By Fiona Dixon | 3 September 2014
A great bonus for librarians helping people with their enquiries or research is that we come across some fascinating facts, intriguing tales about people and families, and amazing stories from around the world.
One of our librarians recently assisted a client with some research on the Black Star of Queensland, which is the world’s largest gem-quality star sapphire, originally weighing in at 1165 carats. The stone was reportedly found by 12-year-old Roy Spencer in the mid-1930s in the Queensland gem fields near Anakie. Roy showed the stone to his miner father, Harry, who assumed that it was merely a large black crystal. Not realising the value of the stone with its rough exterior, the family used it as a doorstop in their home for over a decade, until Harry took a closer look and discovered the gem hidden within.
The sapphire was eventually sold to the Kazanjian brothers, jewellers in Los Angeles, who painstakingly shaped it to a smooth convex oval of 733 carats. As the stone was revealed and shaped, a perfect asterism, or six pointed star, was revealed in its centre – a phenomenon formed by the reflection of light from matter that was trapped in the stone when it was created millions of years ago. When the stone is viewed under a light source, it produces an illusion of a floating star in the black stone. This quirk of nature made this already valuable stone the largest star sapphire in history, and one of the most exquisite jewels in the world. It has been displayed in Europe and the USA, worn by Cher, and has been the subject of ownership disputes. It is now privately owned by an unidentified person.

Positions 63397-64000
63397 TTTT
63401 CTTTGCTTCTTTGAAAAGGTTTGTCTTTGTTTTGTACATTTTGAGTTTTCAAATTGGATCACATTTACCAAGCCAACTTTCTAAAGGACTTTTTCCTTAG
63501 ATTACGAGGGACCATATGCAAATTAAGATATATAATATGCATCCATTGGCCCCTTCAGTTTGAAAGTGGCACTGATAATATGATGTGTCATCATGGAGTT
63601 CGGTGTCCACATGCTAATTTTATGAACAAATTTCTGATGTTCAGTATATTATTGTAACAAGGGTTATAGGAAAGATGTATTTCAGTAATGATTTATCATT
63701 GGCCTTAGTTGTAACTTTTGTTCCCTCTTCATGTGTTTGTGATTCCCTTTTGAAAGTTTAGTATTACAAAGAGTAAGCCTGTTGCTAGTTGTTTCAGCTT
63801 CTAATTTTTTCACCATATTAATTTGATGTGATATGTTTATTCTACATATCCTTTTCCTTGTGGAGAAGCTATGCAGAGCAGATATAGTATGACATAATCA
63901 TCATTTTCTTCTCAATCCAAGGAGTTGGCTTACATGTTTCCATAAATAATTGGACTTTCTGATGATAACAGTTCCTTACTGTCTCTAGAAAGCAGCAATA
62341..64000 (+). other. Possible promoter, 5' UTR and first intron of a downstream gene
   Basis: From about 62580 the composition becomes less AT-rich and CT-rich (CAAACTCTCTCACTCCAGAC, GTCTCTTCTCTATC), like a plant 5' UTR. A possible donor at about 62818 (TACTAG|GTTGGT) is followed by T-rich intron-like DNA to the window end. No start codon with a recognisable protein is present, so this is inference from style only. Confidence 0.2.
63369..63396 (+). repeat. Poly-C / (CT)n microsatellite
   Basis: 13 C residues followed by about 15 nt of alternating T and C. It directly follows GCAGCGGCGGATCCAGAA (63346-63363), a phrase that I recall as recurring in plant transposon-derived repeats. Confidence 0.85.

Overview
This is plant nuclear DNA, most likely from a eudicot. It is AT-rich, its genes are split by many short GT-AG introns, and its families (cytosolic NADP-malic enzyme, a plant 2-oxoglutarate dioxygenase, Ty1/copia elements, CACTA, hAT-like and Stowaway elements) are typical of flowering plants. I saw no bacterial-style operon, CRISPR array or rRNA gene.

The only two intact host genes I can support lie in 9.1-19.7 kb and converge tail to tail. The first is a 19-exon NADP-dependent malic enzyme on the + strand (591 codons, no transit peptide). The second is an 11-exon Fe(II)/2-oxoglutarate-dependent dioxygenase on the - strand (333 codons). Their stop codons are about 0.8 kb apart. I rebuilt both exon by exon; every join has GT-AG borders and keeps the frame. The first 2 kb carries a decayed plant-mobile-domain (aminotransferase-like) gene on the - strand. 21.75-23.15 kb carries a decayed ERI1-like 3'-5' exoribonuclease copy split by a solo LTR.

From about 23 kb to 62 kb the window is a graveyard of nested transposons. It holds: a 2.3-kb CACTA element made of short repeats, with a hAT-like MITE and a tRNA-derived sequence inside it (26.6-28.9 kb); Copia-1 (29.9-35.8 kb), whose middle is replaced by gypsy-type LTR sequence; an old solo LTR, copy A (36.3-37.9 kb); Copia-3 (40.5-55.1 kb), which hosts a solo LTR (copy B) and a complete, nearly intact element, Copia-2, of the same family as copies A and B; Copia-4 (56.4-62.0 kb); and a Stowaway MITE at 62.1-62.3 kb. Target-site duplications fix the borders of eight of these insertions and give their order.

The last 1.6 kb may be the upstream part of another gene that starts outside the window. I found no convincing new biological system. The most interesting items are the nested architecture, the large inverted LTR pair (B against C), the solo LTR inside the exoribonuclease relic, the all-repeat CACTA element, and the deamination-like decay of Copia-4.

The remarkable sequel to the discovery of the Black Star of Queensland came just a few months after the stone was cut and exhibited, when a woman stubbed her toe on a stone a mere few hundred yards from where the Black Star had been found. Picking up the offending stone, which was said to be the size of a turkey’s egg, she discovered a deep blue sapphire weighing an enormous 1996.5 carats. This incredible gem was also bought by the Kazanjian brothers, who fashioned it into a replica of Abraham Lincoln’s head weighing 1318 carats.
It was fascinating looking back through articles and reports from around the world about these discoveries. This week we also recounted this story in a radio segment on 4BC. Each Monday at 10.20am we will be sharing some of the interesting stories that come to us, talking about how we have been able to help people unearth facts and uncover their own gems.
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